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Gold production down but margins stay firm

AUSTRALIAN gold miners produced 200,000 ounces less in 2000-01 than during the previous year and had to contend with higher costs of production, according to figures released by CIBC World Markets and the Australian Gold Council.

Production of 8.5 million ounces for the 2000-01 year was in line with forecasts by the Australian Bureau of Agricultural and Resource Economics.

The largest producer was the Normandy/Homestake Superpit with 12-month production of 721,365 ounces. The second largest producer for 2000-01 was WMC’s St Ives operation at 437,245 ounces.

The lowest cost producer was Troy Resources’ Sandstone mine at $147 cash cost per ounce, followed by Normandy’s Pajingo operation at $179 cash cost per ounce.

The average cash cost for the year was $330 – up from $322 in 1999-2000.

Australian Gold Council chief executive officer Greg Barns said the drop in production reflected the gradual winding down in production at Normandy’s Mt Leyshon operation, the Otter/Anglogold’s Central Desert Mine and Perilya’s Fortnum Mine.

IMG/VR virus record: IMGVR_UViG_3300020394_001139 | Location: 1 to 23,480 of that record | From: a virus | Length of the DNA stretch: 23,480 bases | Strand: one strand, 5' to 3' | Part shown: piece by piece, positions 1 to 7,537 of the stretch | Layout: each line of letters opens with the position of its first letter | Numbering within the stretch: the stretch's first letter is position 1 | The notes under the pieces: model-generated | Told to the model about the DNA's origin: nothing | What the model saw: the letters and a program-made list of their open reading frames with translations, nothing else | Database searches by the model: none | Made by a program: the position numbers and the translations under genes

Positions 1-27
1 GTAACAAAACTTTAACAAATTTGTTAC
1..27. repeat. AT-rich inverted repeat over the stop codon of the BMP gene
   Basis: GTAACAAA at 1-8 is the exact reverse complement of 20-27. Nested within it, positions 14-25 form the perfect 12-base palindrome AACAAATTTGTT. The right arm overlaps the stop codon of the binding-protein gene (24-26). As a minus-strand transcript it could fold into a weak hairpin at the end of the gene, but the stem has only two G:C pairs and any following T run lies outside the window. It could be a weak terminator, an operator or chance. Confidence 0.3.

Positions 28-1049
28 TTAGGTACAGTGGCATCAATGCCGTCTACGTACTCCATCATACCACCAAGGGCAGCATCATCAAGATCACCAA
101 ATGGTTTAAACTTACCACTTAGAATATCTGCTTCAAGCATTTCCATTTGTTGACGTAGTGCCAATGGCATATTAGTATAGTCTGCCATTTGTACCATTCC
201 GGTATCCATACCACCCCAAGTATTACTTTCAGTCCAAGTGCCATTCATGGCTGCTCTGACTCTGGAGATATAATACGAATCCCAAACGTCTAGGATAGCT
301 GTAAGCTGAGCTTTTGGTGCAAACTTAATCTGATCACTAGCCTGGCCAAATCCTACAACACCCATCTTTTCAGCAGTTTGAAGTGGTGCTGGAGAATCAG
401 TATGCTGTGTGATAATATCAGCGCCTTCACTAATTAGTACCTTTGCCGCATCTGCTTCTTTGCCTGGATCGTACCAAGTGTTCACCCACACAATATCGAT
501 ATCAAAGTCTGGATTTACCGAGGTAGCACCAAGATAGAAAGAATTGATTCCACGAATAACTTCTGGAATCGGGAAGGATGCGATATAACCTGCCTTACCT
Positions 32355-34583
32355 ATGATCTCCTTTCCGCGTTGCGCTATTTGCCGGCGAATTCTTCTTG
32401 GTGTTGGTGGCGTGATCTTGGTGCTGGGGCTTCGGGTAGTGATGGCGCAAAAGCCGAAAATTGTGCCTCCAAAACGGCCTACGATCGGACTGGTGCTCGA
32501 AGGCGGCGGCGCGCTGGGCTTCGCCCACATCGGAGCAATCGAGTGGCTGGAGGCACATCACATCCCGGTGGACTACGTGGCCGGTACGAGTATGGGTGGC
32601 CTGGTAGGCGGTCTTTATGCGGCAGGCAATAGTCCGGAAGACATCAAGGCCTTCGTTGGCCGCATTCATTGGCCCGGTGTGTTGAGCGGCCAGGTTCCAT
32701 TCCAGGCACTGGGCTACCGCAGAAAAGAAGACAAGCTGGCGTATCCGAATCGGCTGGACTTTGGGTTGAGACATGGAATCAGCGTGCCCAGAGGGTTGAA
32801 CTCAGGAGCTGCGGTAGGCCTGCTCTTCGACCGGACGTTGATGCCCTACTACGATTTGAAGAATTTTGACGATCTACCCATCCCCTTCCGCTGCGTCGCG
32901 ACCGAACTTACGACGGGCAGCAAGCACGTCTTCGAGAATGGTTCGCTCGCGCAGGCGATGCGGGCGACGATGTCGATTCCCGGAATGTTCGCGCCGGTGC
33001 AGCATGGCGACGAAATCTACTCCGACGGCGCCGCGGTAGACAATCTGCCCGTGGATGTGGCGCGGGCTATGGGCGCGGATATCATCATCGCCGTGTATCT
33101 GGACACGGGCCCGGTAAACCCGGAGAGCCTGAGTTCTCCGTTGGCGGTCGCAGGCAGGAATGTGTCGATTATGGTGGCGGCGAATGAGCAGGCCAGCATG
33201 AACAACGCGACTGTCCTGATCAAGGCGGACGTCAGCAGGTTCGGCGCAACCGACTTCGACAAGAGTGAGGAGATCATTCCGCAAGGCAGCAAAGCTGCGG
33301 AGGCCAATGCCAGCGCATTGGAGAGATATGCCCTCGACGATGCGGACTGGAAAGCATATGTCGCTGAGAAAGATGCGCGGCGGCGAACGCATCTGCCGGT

“The $8 increase in cash costs for the year is indicative of a number of factors, including poor weather conditions in the first quarter of this year, which saw cash costs jump by over $10 per ounce, as well as the treatment of lower grade ore in some of the major mining operations during the year,” Mr Barns said.

“However, it should be noted that the Australian dollar gold price for the 2000-01 year has averaged over $500 per ounce and total cost of production for producers remains around $400, so profit margins for the 2000-01 year will still be strong despite the increase in cash costs.”

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